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Universal Plug and Play (UPnP) is a set of computer network protocols that allows devices to connect and share files seamlessly. It is like accessing a computer and sharing files in your local network except that there is zero configuration required and you can simply plug in your device and get connected.
By setting your Linux computer as a UPnP AV server, you will be able to access your collection of music, photos and videos that reside in your computer wherever you are within the house.
Below are some of the applications that can turn your Linux computer into a UPnP AV server:
1. MediaTomb [No Longer Available]
MediaTomb is an open source (GPL) UPnP MediaServer with a nice web user interface. It can be easily installed and configured and is compatible with a variety of UPnP compatible devices.
Some of the features that I like about MediaTomb is the ease of use and the simple Web interface. There is not much configuration required. On my Ubuntu machine, I installed it via the repository and got it running in less than 5 minutes.
It supports a variety of file formats including mp3, wma, wav, flac, ogg, avi, mp4, jpg, png and gif and is able to transcode the media files from one format to another.
FUPPES stands for Free UPnP Entertainment Service and is one of the most popular UPnP server around. If you have tried MediaTomb, you will find a great deal of its features and media support are also available in FUPPES. It also supports on-the-fly transcoding and is able to stream to various devices, including your PS3 and Xbox 360.
One thing to note about FUPPES is that it is not included in the repository and one has to compile it from its source to get it working in your computer. Alternatively, you can download the deb file (for debian-based Linux only) and double click to install.
The initial configuration will require you to manually edit the config file. After that, you will be able to make all changes via the Web interface. Once you get it running, it will be a great software with a lot of versatility and tweaking options.
GmediaServer is a UPnP compatible media server that receives no or little love. While it is not as feature-rich as FUPPES and MediaTomb, it is lightweight and readily available in most Linux repositories. Although it has stopped development for the past year, it still has a small group of Linux fans who loved its simplicity and stability.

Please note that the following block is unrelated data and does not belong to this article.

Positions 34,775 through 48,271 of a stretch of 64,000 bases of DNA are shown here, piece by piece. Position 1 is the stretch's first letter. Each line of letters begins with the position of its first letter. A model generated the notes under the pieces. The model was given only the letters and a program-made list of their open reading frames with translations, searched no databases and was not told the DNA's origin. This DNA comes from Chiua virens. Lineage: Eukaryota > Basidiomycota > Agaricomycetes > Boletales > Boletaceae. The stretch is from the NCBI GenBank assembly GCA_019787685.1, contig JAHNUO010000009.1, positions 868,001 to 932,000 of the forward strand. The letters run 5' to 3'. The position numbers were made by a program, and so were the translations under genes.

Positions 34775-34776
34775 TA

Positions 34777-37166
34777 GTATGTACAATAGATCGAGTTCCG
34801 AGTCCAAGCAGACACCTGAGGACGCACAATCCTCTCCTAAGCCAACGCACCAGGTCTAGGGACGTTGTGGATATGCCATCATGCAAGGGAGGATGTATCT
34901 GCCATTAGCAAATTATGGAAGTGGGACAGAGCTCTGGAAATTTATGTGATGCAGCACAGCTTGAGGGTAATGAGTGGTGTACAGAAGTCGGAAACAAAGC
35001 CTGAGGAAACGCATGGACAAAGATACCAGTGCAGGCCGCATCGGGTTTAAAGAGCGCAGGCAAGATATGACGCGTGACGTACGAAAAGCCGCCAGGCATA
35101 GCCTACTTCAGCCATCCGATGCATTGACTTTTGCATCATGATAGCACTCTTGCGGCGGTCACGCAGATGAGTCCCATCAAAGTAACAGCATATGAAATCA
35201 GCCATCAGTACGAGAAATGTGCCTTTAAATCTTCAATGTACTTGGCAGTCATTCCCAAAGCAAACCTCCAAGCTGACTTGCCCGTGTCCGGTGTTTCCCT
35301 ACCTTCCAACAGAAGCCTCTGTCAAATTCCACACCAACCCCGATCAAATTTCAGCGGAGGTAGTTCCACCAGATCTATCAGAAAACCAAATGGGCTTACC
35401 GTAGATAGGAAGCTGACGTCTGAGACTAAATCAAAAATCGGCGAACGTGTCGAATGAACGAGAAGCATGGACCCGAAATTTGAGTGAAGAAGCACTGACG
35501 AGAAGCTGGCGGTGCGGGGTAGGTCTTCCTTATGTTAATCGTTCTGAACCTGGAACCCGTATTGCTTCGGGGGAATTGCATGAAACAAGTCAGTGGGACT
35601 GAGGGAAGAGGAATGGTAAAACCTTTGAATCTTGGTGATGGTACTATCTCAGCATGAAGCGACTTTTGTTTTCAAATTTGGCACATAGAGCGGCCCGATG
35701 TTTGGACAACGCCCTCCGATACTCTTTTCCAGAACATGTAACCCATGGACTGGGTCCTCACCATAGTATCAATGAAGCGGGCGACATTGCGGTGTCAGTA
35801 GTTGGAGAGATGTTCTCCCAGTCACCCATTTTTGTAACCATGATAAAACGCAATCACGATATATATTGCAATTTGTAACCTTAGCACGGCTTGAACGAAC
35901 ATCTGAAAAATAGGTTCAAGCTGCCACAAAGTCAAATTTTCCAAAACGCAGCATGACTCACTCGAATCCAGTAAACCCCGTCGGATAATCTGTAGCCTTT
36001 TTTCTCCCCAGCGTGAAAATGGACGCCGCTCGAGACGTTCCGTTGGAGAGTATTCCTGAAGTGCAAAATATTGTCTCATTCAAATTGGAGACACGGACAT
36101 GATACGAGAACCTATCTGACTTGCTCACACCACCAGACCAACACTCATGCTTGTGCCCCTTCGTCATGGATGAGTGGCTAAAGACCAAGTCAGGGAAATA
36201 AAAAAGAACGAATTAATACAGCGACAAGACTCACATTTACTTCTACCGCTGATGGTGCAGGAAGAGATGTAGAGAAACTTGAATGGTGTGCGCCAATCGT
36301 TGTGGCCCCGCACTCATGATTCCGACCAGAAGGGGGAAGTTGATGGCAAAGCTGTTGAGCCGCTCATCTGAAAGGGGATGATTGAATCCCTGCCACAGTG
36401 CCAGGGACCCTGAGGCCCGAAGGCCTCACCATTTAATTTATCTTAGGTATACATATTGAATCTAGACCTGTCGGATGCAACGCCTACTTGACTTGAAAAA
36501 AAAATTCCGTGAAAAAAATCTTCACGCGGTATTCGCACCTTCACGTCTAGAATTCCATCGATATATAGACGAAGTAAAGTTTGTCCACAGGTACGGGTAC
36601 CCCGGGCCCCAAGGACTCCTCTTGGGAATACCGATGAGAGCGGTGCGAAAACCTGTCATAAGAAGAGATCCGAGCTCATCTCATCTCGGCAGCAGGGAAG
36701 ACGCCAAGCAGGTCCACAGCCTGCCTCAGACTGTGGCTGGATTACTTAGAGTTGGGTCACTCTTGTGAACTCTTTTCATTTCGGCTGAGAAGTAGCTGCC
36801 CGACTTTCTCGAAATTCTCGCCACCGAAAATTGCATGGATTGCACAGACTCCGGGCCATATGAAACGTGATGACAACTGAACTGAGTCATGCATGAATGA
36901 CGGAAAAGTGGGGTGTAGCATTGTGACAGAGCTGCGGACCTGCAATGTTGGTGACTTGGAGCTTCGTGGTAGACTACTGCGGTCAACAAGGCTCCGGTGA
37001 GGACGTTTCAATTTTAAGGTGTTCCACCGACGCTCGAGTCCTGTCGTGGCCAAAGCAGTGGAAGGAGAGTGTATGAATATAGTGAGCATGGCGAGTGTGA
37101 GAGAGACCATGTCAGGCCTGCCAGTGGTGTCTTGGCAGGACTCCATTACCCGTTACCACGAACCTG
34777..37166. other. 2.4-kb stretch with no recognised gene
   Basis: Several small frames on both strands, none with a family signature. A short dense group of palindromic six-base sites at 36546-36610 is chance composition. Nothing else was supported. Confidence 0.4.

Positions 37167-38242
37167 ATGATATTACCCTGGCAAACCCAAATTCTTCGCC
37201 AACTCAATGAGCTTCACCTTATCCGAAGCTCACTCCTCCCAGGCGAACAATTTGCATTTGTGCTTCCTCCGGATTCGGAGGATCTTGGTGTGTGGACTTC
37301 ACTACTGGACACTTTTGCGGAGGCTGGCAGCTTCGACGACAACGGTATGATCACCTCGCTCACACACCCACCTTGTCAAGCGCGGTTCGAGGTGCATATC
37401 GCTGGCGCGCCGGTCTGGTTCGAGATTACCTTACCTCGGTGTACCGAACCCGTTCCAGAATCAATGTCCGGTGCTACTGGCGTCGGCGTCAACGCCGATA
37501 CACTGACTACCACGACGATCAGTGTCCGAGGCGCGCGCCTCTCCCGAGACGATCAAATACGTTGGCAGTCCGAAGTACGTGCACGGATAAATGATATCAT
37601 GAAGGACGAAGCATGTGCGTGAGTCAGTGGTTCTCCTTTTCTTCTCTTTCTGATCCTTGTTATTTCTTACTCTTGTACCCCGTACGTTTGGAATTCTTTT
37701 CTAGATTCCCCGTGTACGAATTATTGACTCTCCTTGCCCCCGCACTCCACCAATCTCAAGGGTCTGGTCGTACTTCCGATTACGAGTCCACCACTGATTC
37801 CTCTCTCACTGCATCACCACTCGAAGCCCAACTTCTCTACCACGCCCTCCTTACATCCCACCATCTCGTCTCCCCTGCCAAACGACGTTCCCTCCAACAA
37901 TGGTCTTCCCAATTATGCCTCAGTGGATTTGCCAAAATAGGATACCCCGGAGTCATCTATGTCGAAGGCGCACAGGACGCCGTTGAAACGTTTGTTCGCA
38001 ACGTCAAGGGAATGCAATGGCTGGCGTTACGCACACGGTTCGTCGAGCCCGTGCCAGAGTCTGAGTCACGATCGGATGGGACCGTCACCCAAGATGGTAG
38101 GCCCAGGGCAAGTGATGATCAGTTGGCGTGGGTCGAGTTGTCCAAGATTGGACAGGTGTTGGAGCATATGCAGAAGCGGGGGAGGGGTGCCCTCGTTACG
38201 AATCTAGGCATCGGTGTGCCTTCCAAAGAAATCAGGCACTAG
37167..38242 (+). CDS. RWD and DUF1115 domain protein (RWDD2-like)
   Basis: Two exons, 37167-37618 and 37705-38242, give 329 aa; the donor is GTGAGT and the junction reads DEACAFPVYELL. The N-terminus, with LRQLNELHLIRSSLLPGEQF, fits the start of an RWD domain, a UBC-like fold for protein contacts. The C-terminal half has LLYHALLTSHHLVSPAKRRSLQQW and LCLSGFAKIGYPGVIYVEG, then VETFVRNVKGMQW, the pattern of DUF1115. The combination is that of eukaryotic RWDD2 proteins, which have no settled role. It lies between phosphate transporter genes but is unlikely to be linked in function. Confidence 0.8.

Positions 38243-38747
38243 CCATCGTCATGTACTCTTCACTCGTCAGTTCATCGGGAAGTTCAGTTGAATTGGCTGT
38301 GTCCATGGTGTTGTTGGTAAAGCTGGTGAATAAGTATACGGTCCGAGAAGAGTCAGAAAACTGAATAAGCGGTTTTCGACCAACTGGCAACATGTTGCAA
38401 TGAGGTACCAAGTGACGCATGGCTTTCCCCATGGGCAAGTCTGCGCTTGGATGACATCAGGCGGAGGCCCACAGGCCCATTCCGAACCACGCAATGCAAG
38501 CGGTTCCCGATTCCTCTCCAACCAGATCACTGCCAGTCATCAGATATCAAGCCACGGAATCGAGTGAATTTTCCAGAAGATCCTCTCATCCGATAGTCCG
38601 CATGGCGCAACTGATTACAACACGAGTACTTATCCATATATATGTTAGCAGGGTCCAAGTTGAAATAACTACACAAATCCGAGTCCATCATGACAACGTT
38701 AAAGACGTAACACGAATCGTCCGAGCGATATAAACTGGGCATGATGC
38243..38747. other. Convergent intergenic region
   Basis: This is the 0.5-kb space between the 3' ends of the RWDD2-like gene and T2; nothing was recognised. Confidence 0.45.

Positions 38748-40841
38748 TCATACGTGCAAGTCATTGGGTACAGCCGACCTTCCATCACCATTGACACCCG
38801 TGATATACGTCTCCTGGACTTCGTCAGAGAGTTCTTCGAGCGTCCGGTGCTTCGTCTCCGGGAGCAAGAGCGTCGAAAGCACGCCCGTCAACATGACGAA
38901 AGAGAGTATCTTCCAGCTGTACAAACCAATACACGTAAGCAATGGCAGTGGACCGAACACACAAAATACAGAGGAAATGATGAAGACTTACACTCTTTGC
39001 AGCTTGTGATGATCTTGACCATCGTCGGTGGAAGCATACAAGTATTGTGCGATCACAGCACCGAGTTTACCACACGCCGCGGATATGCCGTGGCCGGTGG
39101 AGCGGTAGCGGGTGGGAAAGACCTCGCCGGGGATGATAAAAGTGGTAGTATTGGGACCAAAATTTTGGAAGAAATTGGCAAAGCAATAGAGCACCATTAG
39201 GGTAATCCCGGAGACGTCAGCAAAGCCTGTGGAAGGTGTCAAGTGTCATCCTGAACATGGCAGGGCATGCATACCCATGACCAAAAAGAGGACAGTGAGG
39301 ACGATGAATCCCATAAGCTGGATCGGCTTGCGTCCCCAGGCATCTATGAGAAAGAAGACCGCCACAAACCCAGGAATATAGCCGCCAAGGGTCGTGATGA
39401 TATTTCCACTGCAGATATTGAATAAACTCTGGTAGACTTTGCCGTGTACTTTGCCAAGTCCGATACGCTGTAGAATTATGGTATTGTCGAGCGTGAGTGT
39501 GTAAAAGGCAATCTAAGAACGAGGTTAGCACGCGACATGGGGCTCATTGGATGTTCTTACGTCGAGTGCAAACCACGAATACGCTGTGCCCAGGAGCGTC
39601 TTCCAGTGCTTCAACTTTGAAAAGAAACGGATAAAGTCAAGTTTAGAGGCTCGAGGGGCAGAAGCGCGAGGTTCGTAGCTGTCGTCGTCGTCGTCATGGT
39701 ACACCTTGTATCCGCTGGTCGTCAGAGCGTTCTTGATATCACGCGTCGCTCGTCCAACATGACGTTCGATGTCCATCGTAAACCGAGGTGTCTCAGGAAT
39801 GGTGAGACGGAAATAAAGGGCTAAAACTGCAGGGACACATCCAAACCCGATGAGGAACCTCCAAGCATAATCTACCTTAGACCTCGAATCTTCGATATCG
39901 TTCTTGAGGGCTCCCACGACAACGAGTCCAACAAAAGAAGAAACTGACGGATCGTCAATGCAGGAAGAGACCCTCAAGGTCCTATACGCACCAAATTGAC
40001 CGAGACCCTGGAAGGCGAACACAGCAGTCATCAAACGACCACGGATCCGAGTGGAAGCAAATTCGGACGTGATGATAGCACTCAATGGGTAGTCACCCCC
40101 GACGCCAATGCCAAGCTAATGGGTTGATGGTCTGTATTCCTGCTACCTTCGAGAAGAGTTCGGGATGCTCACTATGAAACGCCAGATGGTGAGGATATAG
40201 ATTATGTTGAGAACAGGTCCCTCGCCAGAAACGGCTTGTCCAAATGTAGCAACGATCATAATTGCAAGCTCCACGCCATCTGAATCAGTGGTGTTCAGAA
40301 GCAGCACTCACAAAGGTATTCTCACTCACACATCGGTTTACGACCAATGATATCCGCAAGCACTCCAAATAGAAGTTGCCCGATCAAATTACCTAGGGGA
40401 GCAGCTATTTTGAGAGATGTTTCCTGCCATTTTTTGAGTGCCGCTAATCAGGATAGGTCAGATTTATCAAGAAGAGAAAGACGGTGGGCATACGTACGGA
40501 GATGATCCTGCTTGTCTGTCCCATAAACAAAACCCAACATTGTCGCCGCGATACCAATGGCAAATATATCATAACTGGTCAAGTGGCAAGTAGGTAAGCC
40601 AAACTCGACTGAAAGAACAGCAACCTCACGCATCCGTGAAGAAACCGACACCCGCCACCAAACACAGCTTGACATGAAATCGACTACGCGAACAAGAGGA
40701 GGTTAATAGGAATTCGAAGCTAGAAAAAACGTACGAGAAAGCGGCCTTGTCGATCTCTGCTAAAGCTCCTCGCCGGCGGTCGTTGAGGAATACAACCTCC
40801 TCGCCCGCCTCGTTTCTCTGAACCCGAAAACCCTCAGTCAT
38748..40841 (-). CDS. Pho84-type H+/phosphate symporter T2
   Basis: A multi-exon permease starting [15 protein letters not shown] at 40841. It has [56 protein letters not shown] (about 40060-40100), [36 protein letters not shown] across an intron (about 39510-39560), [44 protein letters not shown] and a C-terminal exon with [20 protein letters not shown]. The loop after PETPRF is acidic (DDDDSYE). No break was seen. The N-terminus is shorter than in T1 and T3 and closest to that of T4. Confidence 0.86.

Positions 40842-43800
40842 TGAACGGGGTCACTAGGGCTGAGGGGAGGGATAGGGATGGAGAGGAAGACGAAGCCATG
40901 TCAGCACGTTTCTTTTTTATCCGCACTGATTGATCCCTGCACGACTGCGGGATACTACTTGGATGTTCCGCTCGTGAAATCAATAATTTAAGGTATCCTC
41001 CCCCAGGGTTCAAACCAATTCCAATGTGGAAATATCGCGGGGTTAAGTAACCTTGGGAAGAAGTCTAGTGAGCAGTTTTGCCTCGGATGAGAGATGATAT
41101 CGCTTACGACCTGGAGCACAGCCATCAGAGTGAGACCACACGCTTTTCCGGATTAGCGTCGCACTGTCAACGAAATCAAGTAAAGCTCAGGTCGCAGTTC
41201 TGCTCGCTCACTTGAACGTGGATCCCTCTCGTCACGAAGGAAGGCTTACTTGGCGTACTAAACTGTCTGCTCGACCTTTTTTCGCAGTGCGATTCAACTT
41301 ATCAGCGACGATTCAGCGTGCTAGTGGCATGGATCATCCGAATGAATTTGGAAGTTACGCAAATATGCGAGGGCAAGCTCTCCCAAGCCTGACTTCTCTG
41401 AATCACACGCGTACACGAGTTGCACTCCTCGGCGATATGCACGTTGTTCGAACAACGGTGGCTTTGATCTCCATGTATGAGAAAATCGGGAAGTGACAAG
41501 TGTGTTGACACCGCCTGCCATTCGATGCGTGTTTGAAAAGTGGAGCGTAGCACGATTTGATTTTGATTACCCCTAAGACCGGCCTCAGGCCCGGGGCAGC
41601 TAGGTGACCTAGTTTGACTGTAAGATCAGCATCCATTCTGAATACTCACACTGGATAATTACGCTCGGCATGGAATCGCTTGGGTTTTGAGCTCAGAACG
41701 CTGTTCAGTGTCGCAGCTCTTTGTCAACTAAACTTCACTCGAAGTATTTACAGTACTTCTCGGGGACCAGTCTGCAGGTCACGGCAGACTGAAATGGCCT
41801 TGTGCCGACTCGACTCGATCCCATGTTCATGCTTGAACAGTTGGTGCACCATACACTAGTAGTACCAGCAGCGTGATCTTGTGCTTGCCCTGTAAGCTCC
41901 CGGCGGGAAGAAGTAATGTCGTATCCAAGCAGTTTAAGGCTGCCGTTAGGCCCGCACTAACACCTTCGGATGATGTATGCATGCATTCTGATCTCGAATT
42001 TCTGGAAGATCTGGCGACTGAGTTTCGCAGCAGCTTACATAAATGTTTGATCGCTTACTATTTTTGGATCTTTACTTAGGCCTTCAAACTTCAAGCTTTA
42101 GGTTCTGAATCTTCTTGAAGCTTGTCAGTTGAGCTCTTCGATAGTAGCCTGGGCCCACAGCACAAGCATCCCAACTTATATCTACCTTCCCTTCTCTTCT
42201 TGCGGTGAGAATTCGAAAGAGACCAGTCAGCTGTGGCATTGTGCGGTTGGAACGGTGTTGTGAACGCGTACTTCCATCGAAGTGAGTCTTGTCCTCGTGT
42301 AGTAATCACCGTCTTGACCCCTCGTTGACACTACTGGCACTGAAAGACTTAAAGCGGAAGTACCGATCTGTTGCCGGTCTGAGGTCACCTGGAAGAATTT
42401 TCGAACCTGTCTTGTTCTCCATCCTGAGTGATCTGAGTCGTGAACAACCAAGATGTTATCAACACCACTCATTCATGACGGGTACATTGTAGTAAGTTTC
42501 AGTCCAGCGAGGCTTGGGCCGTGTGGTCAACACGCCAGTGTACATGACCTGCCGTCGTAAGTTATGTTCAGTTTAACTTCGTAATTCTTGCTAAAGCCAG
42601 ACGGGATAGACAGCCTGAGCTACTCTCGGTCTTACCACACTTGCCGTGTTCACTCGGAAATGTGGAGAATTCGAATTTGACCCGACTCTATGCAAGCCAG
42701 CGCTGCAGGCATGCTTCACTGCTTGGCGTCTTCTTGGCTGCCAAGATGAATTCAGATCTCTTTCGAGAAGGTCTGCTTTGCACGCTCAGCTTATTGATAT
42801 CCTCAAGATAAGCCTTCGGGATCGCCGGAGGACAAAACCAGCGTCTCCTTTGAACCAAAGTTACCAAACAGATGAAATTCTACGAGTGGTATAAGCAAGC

There is no Web interface for GMediaServer and you’ll have to use the command line interface to configure and get it started. While most people are put off by the command line interface, most seasoned Linux users still find that the CLI is still the best way to get things done quickly and efficiently.
GMediaServer only serves audio and video files and does not support transcoding.
uShare is a UPnP and DLNA server that is designed to provide access to multimedia content to GeeXboX. It can also be used as a standalone media server for most UPnP devices.
GeeXboX uShare is lightweight and is able to provide access to images, videos, music or playlists files. It supports a wide variety of file formats, including the following:
[Video]: asf, avi, dv, divx, wmv, mjpg, mjpeg, mpeg, mpg, mpe, mp2p, vob, mp2t, m1v, m2v, m4v, m4p, mp4ps, ts, ogm, mkv, rmvb, mov, qt, hdmov
[Audio]: aac, ac3, aif, aiff, at3p, au, snd, dts, rmi, mp1, mp2, mp3, mp4, mpa, ogg, wav, pcm, lpcm, l16, wma, mka, ra, rm, ram, flac
[Images]: bmp, ico, gif, jpeg, jpg, jpe, pcd, png, pnm, ppm, qti, qtf, qtif, tif, tiff
[Playlist]: pls, m3u, asx
[Subtitles]: dks, idx, mpl, pjs, psb, scr, srt, ssa, stl, sub, tts, vsf, zeg
Installation of uShare is easy as it is included in the most Linux repository. There is a Web interface that you can use to add media folders and view your share details. It is also fully compatible with PS3 and Xbox360.
If you like to download a lot of media files via torrents, Vuze would be a great choice of uPnP software that you can use to share your files. Vuze is previously known as Azureus and it is a bit-torrent client as well as a media server. On the first look, most people will not realize that there is actually a uPnP media streaming component built into the software. Only when they venture deep into the backend (also known as the Options page) then can he/she discover the configuration to set it up as a media server.
The server module does not support any transcoding, but I found that the streaming speed and stability is rather good when I stream my music to a computer in another room.
This is the end of the Linux media series. If you missed the first two parts, here they are :